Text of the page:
Based on last year’s performance, the high Yahoo ranking and ECR make sense. Forsett was a fantasy stud last year, finishing 8th among running backs despite not being drafted in all but a handful of leagues. If we had good reason to believe that he would produce at a similar level in 2015, then 22 overall is a bargain. At first glance, there is much cause for such optimism. The Baltimore Ravens’ offensive line is still an elite run-blocking unit and the Ravens did not acquire any other running backs in the off-season that might supersede Forsett on the depth chart. The change of offensive coordinator from Kubiak to Trestman seems like it might benefit Forsett since, last year, Matt Forte caught a whopping 102 receptions in Trestman’s offense. However, Forsett’s 2014 schedule was a cake walk, with just one unfavorable matchup all year. While 2015’s strength of schedule is not too tough overall, it is somewhat more unfavorable than last year’s. In addition, the 29 year-old career backup, while decent, has never been considered exceptionally talented. A mediocre player like Forsett is liable to cede more and more playing time to someone like backup RB Lorenzo Taliaferro as the season progresses, especially at the goal line. I’m not saying that it will happen, but it could. What if 2014 Forsett is just a one-year wonder? For that reason, I’m more inclined to agree with ESPN’s more cautious ranking.
Melvin Gordon (11)
ESPN Rank: 37
Yahoo Rank: 26
There’s a lot to like about Gordon. The San Diego offensive line is one of the most improved going into the 2015 season and he has the benefit of having a great quarterback in Philip Rivers to keep defenses honest. While Danny Woodhead might take some 3rd down work, Gordon’s role in the offense is secure, more so than that of fellow rookie running backs Gurley, Yeldon, and Coleman. However, drafting rookies is always inherently risky. For that reason, I think the Yahoo ranking is much too high. For that price, much more proven commodities with similar upside (such as Alfred Morris) can be had.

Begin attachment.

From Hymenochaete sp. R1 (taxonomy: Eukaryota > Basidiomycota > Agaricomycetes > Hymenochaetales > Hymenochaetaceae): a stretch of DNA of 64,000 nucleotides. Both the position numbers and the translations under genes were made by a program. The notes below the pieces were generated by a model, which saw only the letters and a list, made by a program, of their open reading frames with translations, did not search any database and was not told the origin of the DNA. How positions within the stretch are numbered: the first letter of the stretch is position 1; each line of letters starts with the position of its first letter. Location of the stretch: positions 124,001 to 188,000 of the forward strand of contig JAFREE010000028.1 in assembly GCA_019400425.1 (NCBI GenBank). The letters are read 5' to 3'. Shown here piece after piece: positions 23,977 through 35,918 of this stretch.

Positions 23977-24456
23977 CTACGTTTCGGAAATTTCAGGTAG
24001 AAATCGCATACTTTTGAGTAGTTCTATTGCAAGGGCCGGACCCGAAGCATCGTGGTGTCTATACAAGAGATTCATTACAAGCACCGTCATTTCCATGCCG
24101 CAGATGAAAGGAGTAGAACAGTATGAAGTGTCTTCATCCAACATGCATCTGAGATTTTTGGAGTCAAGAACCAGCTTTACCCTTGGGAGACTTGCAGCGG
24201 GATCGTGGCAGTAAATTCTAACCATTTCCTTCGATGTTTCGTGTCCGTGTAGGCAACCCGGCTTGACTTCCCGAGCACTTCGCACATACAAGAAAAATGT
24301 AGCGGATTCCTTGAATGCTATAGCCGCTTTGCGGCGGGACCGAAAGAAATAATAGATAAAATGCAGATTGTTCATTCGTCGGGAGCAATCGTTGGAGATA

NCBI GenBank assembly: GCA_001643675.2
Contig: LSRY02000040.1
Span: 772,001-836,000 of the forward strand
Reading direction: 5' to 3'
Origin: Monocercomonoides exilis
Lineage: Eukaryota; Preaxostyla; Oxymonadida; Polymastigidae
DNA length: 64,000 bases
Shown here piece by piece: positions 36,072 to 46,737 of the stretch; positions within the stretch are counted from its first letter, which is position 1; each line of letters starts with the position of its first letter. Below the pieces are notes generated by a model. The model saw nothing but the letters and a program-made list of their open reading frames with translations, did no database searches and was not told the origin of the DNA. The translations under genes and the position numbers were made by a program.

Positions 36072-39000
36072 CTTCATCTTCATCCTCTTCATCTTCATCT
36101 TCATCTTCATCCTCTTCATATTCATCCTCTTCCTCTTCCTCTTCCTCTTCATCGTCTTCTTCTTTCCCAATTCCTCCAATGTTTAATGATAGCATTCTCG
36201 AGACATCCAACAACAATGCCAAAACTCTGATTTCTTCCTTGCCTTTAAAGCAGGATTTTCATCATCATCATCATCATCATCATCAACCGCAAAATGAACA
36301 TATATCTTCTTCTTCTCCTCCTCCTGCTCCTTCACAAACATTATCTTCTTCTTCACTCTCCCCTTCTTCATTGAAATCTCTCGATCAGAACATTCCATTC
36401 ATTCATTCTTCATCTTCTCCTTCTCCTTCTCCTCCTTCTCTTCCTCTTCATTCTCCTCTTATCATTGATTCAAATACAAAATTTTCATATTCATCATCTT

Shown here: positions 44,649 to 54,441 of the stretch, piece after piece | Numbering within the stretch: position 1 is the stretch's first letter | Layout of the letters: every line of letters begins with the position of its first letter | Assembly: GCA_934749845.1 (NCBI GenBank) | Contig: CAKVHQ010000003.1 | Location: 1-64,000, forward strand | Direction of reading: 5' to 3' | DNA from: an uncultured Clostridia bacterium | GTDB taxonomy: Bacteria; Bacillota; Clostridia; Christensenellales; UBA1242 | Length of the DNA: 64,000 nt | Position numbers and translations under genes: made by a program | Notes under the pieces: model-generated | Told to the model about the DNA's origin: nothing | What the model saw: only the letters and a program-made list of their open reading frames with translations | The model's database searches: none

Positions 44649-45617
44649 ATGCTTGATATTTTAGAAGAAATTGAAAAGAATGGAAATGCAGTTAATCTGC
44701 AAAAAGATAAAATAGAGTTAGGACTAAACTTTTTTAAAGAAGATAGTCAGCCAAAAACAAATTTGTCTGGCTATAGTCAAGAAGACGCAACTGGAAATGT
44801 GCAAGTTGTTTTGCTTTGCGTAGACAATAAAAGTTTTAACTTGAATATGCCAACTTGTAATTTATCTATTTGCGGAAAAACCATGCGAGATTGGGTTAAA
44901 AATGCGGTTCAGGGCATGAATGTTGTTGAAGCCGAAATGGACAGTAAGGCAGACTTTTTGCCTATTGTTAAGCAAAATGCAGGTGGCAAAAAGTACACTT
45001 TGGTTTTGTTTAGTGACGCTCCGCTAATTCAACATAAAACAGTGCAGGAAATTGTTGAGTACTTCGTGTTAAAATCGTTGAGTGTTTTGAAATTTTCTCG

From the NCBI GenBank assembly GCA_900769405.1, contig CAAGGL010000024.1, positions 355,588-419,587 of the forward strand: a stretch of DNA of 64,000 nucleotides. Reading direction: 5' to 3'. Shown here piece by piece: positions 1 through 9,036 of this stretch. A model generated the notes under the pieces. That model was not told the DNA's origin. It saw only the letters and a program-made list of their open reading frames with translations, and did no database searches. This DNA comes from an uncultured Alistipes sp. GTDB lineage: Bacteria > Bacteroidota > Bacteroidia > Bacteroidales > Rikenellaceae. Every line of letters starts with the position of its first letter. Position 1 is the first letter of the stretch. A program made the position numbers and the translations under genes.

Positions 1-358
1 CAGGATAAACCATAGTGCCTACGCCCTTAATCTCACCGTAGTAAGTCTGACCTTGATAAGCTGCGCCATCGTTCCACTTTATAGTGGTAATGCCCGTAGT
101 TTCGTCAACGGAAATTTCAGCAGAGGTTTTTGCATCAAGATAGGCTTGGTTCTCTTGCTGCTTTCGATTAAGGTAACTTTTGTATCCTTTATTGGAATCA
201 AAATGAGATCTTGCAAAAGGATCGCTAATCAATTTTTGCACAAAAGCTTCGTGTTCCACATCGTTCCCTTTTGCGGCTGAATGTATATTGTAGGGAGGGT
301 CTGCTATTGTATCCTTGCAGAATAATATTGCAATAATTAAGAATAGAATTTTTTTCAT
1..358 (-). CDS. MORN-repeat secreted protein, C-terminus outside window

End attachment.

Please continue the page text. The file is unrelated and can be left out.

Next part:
Peyton Manning (10)
ESPN Rank: 38
Yahoo Rank: 48
I’ll admit, I’m a little apprehensive about drafting Manning this year. He’s another year older and his performance dropped towards the end of the season. I think injury concerns are legitimate and even more so behind an offensive line that has been torn to shreds in the off-season. Still, he’s Peyton Manning. He loses Julius Thomas but still has Demaryius Thomas and Emmanuel Sanders to work with and his schedule is greatly improved from last year. I’d consider him at the Yahoo ranking.
Julian Edelman (22)
ESPN Rank: 41
Yahoo Rank: 63
I’m way more on the side of the Yahoo ranking here. In fact, even that might be too high. I just can’t understand the love for a receiver who’s upside is a low end WR2, who’s QB is suspended for the first 4 games, who has one of the worst schedules for the 2015 season, and who has had a history of concussions.
Frank Gore (15)
ESPN Rank: 42
Yahoo Rank: 27
I think Gore is a great value in ESPN leagues. Sure, Gore is getting up there in age but the “Inconvenient Truth” has only twice failed to exceed 1000 yards in his 10 year career (his rookie season and 2010, when he was injured). Gore has outstanding vision and is an accomplished pass blocker, making it likely that he will stay on the field. A 3-down back in a highly efficient offense led by Andrew Luck is going to see plenty of scoring opportunities and I could easily see Gore approach double-digit touchdowns.